They can also introduce “inequity-averse” individuals (greedy people, who never donate more than half of the pie). Introducing these people makes the entire population a little bit more selfish.
You can also introduce “free-riders” Just one free rider can destroy the social norm, and it makes everyone in the population really selfish (damn those nasty free-riders).
Matt Jackson - Folk Theories of Cyber-Social Systems: Understanding People’s Understanding
The work he did with Facebook looked at how information spread through Facebook. The result of the study was highly controversial and Matt received about 1000 pieces of hate mail. They violated user expectations of what their newsfeed was. He did a text analysis on the respondents that he received.
The reasons from users spread into a different class of responses:
- queries about the newsfeed being manipulated
- the newsfeed is important
- emotions are important
- big data is personal
The biggest theme that came through was about the sense of manipulation.
They also looked at the reaction in the media for up to six months after the event. Most of the media’s response were emotional.
Evan other academics who cited the studies tended to write is a personal way.
Clearly they violated people’s expectation, as was the issue around expectations and the personal nature of the work.
It got them thinking about what do people think about these systems, and this connected to his interest in folk theories. These theories are intuitive informal theories that people develop to explain systems that guide their behaviour.
He gives a great example about how we create a “folk theory” about gravity. Few people can explain gravity, and yet we understand how to operate in a gravitational field. We don’t need to go into depth about these systems, it’s not about being dumb, we just need to know enough about them to work with them.
Large social technical systems are complex, and yet people behave with them, and navigate their use, but we don’t really know what people think about these systems (like FB, online dating, Uber etc. etc.).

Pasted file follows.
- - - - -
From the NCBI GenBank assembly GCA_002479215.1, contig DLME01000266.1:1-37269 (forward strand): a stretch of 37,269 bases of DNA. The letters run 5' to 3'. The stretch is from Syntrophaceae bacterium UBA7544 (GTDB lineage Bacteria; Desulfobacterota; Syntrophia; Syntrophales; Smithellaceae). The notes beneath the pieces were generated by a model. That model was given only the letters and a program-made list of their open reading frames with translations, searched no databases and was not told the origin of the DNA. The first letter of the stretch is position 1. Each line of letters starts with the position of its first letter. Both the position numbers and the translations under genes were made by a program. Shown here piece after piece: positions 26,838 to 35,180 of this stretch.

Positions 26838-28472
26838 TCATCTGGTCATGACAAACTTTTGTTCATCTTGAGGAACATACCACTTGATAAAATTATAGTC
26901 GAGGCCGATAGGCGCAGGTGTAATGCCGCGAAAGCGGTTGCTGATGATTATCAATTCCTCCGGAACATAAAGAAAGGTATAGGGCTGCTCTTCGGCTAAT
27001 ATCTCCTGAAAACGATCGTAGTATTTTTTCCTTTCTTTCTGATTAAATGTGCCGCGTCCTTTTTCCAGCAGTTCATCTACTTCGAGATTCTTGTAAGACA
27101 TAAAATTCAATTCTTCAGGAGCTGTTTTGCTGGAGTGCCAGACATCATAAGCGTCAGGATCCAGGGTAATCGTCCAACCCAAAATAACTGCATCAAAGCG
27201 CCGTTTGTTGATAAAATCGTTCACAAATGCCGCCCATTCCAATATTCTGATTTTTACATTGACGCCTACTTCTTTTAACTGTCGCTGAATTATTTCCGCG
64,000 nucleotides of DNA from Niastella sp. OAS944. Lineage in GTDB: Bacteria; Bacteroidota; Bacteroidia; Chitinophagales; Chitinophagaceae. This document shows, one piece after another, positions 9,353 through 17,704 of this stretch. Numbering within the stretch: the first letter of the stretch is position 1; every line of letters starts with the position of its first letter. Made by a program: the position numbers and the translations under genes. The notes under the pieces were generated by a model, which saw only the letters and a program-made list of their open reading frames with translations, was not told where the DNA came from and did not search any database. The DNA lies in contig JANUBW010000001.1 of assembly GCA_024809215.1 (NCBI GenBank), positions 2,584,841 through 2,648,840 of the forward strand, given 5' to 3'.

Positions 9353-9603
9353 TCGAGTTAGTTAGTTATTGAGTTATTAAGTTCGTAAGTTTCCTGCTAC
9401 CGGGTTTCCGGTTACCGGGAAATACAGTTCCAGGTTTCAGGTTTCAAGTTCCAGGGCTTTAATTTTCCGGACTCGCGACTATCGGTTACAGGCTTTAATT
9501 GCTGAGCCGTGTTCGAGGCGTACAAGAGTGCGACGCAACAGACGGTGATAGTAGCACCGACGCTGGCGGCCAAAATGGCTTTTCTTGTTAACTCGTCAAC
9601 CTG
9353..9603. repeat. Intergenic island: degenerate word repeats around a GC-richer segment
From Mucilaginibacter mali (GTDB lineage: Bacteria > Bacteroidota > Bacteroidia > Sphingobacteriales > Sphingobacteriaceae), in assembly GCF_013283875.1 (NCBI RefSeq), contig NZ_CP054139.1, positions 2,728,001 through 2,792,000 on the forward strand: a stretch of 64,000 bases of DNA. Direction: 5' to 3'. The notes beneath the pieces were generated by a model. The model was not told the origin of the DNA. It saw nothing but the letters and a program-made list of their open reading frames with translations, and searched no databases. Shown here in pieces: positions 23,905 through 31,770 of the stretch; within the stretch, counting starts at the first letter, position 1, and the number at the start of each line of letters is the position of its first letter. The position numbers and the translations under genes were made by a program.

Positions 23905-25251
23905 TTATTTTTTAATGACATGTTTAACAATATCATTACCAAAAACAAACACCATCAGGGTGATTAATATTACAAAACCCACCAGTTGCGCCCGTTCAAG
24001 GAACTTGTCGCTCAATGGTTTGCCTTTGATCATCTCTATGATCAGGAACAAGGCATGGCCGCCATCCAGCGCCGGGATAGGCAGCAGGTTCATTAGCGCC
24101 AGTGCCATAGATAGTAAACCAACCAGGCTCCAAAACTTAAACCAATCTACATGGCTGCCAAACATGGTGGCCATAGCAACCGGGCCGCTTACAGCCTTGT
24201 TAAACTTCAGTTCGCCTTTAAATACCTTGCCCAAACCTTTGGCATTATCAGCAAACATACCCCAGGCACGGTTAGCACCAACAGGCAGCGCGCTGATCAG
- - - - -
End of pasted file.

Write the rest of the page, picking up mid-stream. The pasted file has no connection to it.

Some people have done this through interviews (previous work has found the people don’t really think about the existence of algorithms in these systems).
The work that Matt and his group took on started to look at the use of Metaphors.
They have developed a “discover-identity-specify” (DIS) method.
You need to discover the metaphors people use, then you reduce those into factors, and then look at the qualities of those factors.
They used a wiki-survey to find a way to enable users to generate metaphors in the system.
They found a bunch of data, and got Facebook down to four factors. They also see four factors for twitter.
You can find out how people feel about these factors. They found very similar results for the Facebook feed and for twitter.
Matt is arguing that there are four folk theories about social feeds, they are:
- rational assistant that works for me
- a transparent platform that is not manipulated
- unwanted observer - is prioritising the company
- corporate black box - not sure how it works, it’s all on FB
They looked at how strongly people hold different folk theories about the system, and you can compare those scores against platforms (twitter vs Facebook).
(What’s interesting to me about the data presented is that the scores are close to each other for different platforms even if one platform is slightly ahead on one measure than another).
Now they want to know:
- how does your folk theory affect your behaviour?
- what will update your folk theory?
- how are these theories stable across types of algorithms and over time?